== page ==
Conflict of interest and the NDIS

A conflict of interest arises when a person or organisation takes advantage of their position for personal or corporate benefit. The conflict may be actual (because it occurs), potential (because it may or is likely to occur), or perceived (because people could or would think it is a conflict, even if it is not).

Within the NDIS, the issue can arise when a provider offers multiple supports. A support coordinator, for example, is required to provide advice that is unbiased and fair, in helping to connect participants with the supports they need. However, if the support coordinator’s organisation also delivers other supports, they may unintentionally influence a potentially vulnerable participant’s decision-making process in the selection of the providers of their supports.

In his recent review of the NDIS Act, David Tune AO PSM discussed the potential conflict of interest that arises when support coordinators are also the providers of other funded supports within the individual’s plan. He recommended that:

                    “The NDIS rules [be] amended to outline circumstances in which it is not appropriate for the providers of Support Coordination to    
                     be the provider of any other funded supports in a participant’s plan, to protect participants from providers’ conflicts of interest.

The Tune Review found that in some cases, where the participant was receiving funded supports as well as support coordination, the coordinators only directed participants towards supports provided by their own organisation. This limits the individual’s freedom of choice and control over their funded supports.

It is important that participants receive transparent advice about support options available, and providers respect the participant’s rights to freedom of expression, self-determination and decision-making. The Review recommended that where possible, a person’s support coordination should be independent from other service provisions.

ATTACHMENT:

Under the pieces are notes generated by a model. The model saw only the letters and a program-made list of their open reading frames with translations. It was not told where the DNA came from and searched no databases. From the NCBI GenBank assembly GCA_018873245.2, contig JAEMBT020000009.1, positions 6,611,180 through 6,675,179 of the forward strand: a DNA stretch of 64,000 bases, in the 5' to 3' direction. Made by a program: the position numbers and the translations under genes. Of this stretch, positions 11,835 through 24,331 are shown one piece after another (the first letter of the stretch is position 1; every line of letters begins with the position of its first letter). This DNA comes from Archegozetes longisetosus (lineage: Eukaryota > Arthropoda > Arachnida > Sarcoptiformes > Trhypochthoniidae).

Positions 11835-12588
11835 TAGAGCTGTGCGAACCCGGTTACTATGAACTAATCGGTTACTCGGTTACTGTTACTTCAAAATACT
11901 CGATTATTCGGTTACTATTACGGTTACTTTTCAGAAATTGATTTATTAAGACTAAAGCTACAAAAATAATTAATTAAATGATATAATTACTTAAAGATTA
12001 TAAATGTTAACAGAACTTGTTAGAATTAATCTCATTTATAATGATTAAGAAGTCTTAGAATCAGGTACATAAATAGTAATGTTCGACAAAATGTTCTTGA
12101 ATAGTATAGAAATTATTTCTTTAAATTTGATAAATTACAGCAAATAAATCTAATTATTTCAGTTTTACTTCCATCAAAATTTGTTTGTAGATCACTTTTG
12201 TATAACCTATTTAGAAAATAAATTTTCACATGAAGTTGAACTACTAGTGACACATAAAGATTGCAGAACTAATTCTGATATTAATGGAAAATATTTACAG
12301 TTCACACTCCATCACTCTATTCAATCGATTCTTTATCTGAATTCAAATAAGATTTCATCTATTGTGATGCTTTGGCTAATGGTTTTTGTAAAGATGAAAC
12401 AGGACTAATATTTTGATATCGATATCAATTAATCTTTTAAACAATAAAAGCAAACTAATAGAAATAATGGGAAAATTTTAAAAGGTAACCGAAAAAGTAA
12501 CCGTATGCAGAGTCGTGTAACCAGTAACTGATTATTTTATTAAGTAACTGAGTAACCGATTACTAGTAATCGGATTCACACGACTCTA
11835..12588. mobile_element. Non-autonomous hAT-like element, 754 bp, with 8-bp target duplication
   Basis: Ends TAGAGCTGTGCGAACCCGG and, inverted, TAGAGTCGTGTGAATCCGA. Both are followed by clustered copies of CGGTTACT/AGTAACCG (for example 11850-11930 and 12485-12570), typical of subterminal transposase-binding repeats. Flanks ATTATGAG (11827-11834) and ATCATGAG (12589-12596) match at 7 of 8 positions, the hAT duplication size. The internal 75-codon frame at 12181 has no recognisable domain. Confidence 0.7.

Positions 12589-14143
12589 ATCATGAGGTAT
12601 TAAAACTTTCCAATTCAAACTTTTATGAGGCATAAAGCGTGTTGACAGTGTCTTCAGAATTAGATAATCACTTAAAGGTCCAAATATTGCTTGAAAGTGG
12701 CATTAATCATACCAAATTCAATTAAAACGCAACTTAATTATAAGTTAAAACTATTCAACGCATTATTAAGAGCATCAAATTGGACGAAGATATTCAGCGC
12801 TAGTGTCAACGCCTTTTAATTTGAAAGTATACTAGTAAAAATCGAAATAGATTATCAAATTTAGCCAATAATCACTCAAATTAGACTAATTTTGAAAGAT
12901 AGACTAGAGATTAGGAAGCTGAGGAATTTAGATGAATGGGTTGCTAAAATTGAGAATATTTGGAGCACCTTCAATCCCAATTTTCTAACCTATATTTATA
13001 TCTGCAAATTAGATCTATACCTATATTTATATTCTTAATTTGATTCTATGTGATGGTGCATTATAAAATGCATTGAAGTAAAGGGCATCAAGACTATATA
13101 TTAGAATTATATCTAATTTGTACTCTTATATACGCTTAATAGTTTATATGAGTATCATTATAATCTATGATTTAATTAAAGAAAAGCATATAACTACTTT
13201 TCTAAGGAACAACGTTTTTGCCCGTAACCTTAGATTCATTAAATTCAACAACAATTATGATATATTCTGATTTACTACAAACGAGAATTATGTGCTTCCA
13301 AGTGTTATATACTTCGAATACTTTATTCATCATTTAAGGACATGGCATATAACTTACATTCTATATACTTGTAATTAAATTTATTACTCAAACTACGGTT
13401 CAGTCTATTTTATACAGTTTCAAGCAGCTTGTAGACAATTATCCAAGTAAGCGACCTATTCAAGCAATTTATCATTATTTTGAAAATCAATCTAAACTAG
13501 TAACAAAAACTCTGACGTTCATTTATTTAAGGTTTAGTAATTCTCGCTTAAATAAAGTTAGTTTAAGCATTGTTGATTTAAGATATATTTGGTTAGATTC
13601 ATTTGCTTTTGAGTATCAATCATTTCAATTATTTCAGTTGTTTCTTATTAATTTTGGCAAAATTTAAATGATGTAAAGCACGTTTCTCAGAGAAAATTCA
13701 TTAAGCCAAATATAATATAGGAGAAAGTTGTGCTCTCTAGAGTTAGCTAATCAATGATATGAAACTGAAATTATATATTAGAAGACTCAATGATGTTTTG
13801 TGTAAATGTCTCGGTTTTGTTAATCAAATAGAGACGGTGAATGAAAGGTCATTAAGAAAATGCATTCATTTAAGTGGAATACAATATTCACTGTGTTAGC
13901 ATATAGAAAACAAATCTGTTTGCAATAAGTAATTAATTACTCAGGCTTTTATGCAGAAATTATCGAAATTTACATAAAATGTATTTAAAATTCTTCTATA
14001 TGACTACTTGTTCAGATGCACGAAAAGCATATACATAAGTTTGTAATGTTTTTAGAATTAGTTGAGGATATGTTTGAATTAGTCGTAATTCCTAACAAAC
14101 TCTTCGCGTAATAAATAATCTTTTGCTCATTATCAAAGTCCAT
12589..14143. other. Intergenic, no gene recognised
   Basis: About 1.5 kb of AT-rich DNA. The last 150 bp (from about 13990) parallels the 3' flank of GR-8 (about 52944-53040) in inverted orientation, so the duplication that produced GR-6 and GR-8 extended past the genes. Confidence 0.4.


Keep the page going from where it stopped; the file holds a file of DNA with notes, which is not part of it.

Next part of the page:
Support providers have an obligation to put processes in place to limit conflicts of interest where possible. We have developed several resources that organisations can use to assist with this. Our support coordination and plan management policy outlines how providers can reduce the risk of conflicts of interest by:

  • Maintaining a separation between the service delivery team and the support coordination team where possible;
  • Ensuring that information and records of supports participants have received remain confidential;
  • Ensuring that participants receive all the information regarding support options under the NDIS;
  • Ensuring that the individual is aware of their rights to choose support from a provider that is different to where their support coordinator or plan manager works.

You can access these policies in SPP’s Reading Room:

  • Policy: Support coordination and plan management
  • Policy: Conflict of interest NDIS

Our Policy: Specialist Disability Accommodation (SDA) also addresses conflict of interest in the SDA context.

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